Against the Civil Unions Debate
Civil Unions Not the Answer
There is has been quite a lot commentary about same-sex marriage and the suitability of Civil Unions as a valid, easier-to-obtain alternative. Unfortunately, Civil Unions are not the answer:
- A Minnesota Civil Union is worthless outside the state of Minnesota. No other state or country has any obligation to honor a civil construct specific to our state. Same-sex couples, “civil-unioned” or married elsewhere, who move to Minnesota would have to be “civil-unioned” again.
- A Minnesota Civil Union is worthless to the Federal Government. Should the Supreme Court strike down Section 3 of the Defense of Marriage Act or Congress repeal it, ONLY MARRIED same-sex couples across the country would have all the Federal marriage rights and privileges available to them.
- Separating civil unions from full, same-sex marriage opens the door for current and future discrimination against same-sex couples as it would be very easy to restrict or expand rights based on the type of arrangement you have. Separate but equal has never proven to be true.
For those who feel that civil unions are an option, especially those who may have standing within the Minnesota Republican Party, I strongly urge you to stop appeasing same-sex marriage opponents and instead engage them in conversation about how same-sex marriage supports basic Republican values: keeping government small and out of citizen’s lives and promoting a positive business environment. This marriage debate is about the rights and responsibilities afforded couples by the state, not the church – do not let our conservative brothers and sisters off the hook with claims of religious infringement.
A Discussion Versus A Campaign
Throughout the Civil Unions debate many people have expressed regret that within our community we seem unwilling to have a discussion about the issue, many of us attacking those who wish to start a conversation. I purport that there is a difference between a discussion and what appears to be a campaign. A discussion is a civil dialogue between two opposing views, each presenting their facts with the goal to allow those who observe the dialogue to draw their own conclusions. A campaign is a series of orchestrated events with the specific intent to drive a particular outcome.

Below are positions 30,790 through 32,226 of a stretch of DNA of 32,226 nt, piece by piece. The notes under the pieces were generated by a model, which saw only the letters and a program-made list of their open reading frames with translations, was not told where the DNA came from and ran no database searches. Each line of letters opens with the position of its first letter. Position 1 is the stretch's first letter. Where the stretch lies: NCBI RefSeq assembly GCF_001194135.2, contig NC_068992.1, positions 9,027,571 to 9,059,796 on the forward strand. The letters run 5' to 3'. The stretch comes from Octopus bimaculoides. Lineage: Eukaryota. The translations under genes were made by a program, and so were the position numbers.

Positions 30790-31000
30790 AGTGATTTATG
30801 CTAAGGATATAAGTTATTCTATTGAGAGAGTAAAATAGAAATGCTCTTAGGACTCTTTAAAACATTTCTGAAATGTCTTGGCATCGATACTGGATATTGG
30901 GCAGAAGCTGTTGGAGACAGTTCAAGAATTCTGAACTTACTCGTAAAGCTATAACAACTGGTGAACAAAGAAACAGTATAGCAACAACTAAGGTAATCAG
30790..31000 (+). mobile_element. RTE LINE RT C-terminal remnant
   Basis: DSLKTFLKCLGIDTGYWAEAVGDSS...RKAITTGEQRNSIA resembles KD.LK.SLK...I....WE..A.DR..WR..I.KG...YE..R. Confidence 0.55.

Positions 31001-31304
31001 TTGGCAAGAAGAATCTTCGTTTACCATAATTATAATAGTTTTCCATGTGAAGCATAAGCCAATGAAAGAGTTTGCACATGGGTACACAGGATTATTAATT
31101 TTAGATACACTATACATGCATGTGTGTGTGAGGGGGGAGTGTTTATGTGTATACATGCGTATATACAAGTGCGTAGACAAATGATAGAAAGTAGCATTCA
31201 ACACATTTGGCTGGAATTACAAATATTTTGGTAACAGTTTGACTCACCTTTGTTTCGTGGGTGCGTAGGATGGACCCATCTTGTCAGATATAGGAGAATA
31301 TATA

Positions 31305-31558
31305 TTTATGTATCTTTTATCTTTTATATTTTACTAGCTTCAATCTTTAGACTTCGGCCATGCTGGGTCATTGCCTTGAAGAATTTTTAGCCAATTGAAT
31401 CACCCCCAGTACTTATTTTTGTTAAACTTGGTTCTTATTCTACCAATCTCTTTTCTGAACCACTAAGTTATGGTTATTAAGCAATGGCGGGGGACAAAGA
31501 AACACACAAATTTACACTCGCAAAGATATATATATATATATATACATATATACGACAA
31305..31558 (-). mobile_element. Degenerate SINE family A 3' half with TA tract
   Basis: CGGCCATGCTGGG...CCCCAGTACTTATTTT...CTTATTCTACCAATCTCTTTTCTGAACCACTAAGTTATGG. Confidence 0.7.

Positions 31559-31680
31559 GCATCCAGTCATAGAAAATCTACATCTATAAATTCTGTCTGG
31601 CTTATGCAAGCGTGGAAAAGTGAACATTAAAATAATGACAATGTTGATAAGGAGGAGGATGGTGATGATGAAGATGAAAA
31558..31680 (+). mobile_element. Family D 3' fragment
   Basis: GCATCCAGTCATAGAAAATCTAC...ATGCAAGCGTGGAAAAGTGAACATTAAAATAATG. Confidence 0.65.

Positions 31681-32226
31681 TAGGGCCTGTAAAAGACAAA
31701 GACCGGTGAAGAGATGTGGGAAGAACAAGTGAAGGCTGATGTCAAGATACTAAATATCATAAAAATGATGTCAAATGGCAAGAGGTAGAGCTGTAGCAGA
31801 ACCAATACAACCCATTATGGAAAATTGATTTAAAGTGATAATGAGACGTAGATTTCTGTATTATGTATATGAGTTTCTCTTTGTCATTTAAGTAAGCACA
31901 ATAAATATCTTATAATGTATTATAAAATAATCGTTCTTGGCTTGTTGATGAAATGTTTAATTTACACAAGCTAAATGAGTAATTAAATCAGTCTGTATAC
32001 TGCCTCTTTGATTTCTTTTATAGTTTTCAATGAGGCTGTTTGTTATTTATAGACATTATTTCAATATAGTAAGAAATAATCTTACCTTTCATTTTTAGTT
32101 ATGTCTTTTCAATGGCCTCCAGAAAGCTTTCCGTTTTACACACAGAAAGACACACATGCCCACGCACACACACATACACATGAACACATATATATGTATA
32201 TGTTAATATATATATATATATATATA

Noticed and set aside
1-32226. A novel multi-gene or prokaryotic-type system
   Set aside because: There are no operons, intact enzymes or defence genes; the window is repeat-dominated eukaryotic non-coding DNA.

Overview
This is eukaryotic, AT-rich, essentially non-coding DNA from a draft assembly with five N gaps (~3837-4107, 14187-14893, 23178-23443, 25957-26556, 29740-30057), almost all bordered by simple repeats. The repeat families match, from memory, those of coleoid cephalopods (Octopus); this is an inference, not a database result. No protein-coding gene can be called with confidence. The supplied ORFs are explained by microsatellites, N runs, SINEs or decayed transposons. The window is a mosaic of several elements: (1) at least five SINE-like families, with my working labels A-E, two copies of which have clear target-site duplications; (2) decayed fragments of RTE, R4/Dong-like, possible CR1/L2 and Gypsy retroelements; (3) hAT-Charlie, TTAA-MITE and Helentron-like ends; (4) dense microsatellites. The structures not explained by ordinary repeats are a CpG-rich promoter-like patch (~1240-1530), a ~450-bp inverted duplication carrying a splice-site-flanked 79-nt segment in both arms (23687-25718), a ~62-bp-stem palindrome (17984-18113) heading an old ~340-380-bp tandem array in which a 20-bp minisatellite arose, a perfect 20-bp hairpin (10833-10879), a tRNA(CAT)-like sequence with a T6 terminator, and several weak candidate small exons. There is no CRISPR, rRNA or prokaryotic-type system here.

United We Stand…
In other states, dissension within the LGBT community has led to defeat. Prop 8, some say, was lost in California because the community couldn’t come together around a single strategy. In Minnesota, we did successfully rally together to defeat the anti-marriage amendment in November. Now we need to come together again to win full same-sex marriage equality this spring. We are a family, my LGBT siblings, and we can squabble and fight and pout all we want at home but when we step out into the public spotlight we need to smile, hold hands and get along – after all it’s in our Minnesotan DNA.
What You Can Do Now
Despite all the satisfaction writing a pithy Facebook post can bring, channel your anger, your frustration, and your energy to prove those Civil Unioners wrong by helping us WIN full marriage equality. Here’s how:
SPEAK UP: Making our voices heard in the halls and offices of the state capitol is how we win. Call your state senators and representatives and get them to support HF1054(House) and SF925(Senate). If they pledge their support, ask them to have conversations with their fence-sitting and opposition colleagues. Call your family and friends who may live in uncommitted or not supportive legislative districts and encourage them to call or email their lawmakers.
Courage is required for anything worth achieving. Typically it is the courage to speak up, shout out, and stand your ground. But sometimes courage comes in another form: letting go of your own convictions for the good of the community. Now is our time – united we stand.
About me: My name is Steve Pospisil. While I am a 10 year volunteer with the Human Rights Campaign and member of their national Board of Governors, my opinions are expressed solely as a concerned gay citizen of Minnesota.